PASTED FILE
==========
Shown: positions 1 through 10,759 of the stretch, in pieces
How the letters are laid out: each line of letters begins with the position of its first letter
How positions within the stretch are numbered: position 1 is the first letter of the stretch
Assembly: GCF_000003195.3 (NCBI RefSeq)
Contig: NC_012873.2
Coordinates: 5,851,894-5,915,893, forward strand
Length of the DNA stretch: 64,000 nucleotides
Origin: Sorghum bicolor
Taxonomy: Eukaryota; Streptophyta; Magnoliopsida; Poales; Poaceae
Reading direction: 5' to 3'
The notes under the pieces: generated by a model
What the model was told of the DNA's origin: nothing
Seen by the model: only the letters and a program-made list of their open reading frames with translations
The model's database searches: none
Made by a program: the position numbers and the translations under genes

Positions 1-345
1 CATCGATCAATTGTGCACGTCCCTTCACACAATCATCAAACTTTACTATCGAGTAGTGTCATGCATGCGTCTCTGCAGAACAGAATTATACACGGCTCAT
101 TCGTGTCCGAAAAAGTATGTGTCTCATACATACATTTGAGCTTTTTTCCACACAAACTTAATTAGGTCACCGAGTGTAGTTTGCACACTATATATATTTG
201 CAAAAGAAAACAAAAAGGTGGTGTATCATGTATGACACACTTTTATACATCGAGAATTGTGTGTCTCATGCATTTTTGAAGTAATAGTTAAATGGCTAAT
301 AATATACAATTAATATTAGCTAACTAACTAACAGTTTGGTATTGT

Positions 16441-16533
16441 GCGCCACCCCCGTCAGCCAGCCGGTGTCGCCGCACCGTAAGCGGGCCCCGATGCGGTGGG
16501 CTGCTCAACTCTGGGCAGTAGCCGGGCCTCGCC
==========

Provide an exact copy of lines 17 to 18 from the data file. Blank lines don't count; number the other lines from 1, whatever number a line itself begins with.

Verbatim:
1 CATCGATCAATTGTGCACGTCCCTTCACACAATCATCAAACTTTACTATCGAGTAGTGTCATGCATGCGTCTCTGCAGAACAGAATTATACACGGCTCAT
101 TCGTGTCCGAAAAAGTATGTGTCTCATACATACATTTGAGCTTTTTTCCACACAAACTTAATTAGGTCACCGAGTGTAGTTTGCACACTATATATATTTG